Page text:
Sunday, August 30, 2009

The Last Ninety Feet...

Twenty-one losses in a row at Miller Park. The sad part is that so many of them aren't beatings at the hands of the Brewers, but self-inflicted losses, like today.

At some point, the Pirates will figure out that with a runner on third and less than two outs that a run should score. For the eighth straight time they failed to do so, this time in the second inning.

With runners at second and third and nobody out, Andy LaRoche popped out behind the plate on the first pitch. Kenny Macha walked Ronny Cedeno, and Ohlendorf bounced into a DP. It had nothing to do with the Big O's at-bat; LaRoche killed the inning, just like Garrett Jones did in the first frame yesterday.

The team doesn't have enough firepower to pass up easy runs. It's obviously a matter of approach, and they best find one that works. Swinging aggressively and aimlessly sure isn't getting the job done.

In the first four innings, the Bucs had the leadoff runner on three times, and stranded six - and that's with two double plays. They hit into four twin killings in Suppan's six innings. Work soft and away against the Buc batters, and Pittsburgh will bounce out all night.

After trading home runs, the Brew Crew took the lead in the fifth, in an inning that mirrored the Pirate's second. A pop up that fell behind the mound and spun away from Ronny Cedeno (where were you, Ollie?), a two-hop double that ricocheted off the tip of Andy LaRoche's glove, and an intentional walk loaded the bases for pitcher Jeff Suppan.

It was the same situation as Pittsburgh had earlier: bases juiced, one out, and the pitcher up. But the results were decidedly different.

Suppan walked on a 3-2 pitch, and never took the bat off of his shoulders. Suppan was taking every pitch; Kenny Macha didn't want him to hit into a DP like his counterpart did. Then a two-out bloop single, after being ahead 0-2 on the count, plated another pair in an inning that would have been long over with a play or a strike.

So, just like yesterday, the Pirates fail to break out early, and it cost them the game. They're not going to win late; in the three game series, the Milwaukee bullpen has shut out Pittsburgh over a stretch of ten innings.

The Pirates continue on the road, going to Cincy for a day-night double header tomorrow. Here's the probable pitchers from (Daniel McCuchen will pitch the first game; they have it listed as TBA. Let's hope he doesn't know how badly the team plays on the road.)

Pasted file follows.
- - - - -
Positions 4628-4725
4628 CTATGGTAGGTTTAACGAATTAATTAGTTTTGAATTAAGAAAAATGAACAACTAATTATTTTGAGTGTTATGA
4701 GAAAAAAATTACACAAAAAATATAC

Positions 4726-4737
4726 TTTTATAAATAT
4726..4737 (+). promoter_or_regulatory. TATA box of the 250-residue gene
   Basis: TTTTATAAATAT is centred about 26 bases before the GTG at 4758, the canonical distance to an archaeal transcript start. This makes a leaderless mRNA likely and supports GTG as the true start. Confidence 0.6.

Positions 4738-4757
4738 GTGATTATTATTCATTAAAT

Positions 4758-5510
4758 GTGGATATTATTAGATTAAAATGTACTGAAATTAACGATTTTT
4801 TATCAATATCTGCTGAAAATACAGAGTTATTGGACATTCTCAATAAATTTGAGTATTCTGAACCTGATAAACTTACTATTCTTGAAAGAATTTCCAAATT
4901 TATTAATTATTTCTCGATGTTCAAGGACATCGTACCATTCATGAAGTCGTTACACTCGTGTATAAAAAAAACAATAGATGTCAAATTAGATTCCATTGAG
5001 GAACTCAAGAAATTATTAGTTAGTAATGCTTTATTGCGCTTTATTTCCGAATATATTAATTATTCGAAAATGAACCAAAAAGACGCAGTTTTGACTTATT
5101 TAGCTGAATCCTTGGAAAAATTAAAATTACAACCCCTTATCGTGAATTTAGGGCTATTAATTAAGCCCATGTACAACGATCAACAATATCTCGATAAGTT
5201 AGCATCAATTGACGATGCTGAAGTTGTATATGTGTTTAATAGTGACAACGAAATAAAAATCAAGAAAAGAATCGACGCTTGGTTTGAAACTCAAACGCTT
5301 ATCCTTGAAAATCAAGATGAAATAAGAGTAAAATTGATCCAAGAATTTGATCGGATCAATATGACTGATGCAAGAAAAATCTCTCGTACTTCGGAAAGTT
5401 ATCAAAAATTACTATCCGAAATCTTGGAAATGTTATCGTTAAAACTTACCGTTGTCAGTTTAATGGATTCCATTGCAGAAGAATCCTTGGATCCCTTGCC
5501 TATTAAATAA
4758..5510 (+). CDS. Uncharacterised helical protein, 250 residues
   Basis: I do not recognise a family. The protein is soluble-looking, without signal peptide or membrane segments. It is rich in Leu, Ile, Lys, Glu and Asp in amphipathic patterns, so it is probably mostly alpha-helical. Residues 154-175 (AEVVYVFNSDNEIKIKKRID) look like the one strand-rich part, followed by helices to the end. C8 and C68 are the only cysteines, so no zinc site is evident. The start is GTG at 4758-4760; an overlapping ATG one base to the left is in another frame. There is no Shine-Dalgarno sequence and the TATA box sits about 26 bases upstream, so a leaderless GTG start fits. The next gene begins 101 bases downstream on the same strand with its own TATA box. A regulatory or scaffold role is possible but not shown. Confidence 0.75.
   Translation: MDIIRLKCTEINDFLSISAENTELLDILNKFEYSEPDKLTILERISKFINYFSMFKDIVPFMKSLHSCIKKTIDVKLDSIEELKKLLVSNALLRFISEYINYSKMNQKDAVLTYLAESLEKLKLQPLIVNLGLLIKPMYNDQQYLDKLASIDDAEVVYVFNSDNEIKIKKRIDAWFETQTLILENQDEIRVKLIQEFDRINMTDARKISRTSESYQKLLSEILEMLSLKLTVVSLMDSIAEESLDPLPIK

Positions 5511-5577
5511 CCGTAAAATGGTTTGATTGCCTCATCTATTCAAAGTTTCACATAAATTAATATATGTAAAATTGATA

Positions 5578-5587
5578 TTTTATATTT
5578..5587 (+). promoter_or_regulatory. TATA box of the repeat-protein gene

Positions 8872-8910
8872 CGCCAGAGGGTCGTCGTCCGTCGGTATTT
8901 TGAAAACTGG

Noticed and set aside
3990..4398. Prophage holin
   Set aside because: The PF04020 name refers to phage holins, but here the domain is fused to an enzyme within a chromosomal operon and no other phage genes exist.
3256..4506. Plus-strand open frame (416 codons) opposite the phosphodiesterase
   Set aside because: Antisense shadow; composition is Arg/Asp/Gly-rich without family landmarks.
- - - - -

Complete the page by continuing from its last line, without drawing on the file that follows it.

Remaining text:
-- The Bucs got their A team on the field today. Ronny Cedeno tested his achy finger out at short, and Ryan Doumit was let out of the doghouse and went back behind the dish.

-- The Pirates regained their senses and called up RHP Daniel McCutchen, who will arrive tomorrow. He was lights out at Indy, going 13-6 with a 3.47 ERA. The other McCutch was slated to pitch for the US World Cup team, which was a nice honor in itself.

But the Bucs need an arm now, with a couple of doubleheaders - one tomorrow, in fact, at Cincy - on tap and spot starts coming up when Ross Ohlendorf and Kevin Hart reach their inning limits later in September. McCutchen was the obvious choice to fill that bill.

The Pirates will have to take a guy off the MLB roster, probably for a day, and cut someone loose from the 40-man to make room for McCutchen. No moves have been announced yet.

-- Jeff Clement, who had a hot start at Indy after coming over in the Jack Splat trade, has a strained oblique. That will delay, if not prevent, his September arrival. He was hitting a combined .274-21-90 in AAA, but just .221 at Indy.


WilliamJPellas said...

I think the Pirates really need to just put Garrett Jones at first base where he belongs, and forget about Steven Pearce and Jeff Clement.

Ron Ieraci said...

And then you have Brandon Moss starting in right. I think it's one of those danged if you do, danged if you don't things, Will.

WilliamJPellas said...

Well, funny thing is, I'm not as down on Brandon Moss as many are. The reasons for this are two: one, I looked at his career numbers recently, and through the equivalent of slightly more than one (1) full big league season, he has more than 30 doubles about about 15 home runs. That means he definitely has some extra base power. Not like an elite power hitter, mind you, but a guy who can hit ropes from gap to gap that sometimes leave the yard.

Two, I just don't want to write him off until I see what he looks like with another year post-surgery under his belt. Remember, he had a very serious knee operation last winter. It was "micro fracture surgery", which is sometimes the last resort for a guy who is trying to avoid forcible retirement.

On the whole, I still suspect that even when 100% healthy, Moss isn't really a legitimate starting corner outfielder. But I'm just not sure. And we probably have the luxury of one more season to experiment with this or that player to see what they do or don't really have.

In any case, if I had to choose, I'd rather see Moss out there every day in right with Jones at first, than Pearce/Clement at first with Jones in right. I AM sure that Moss is better than either Pearce or Clement.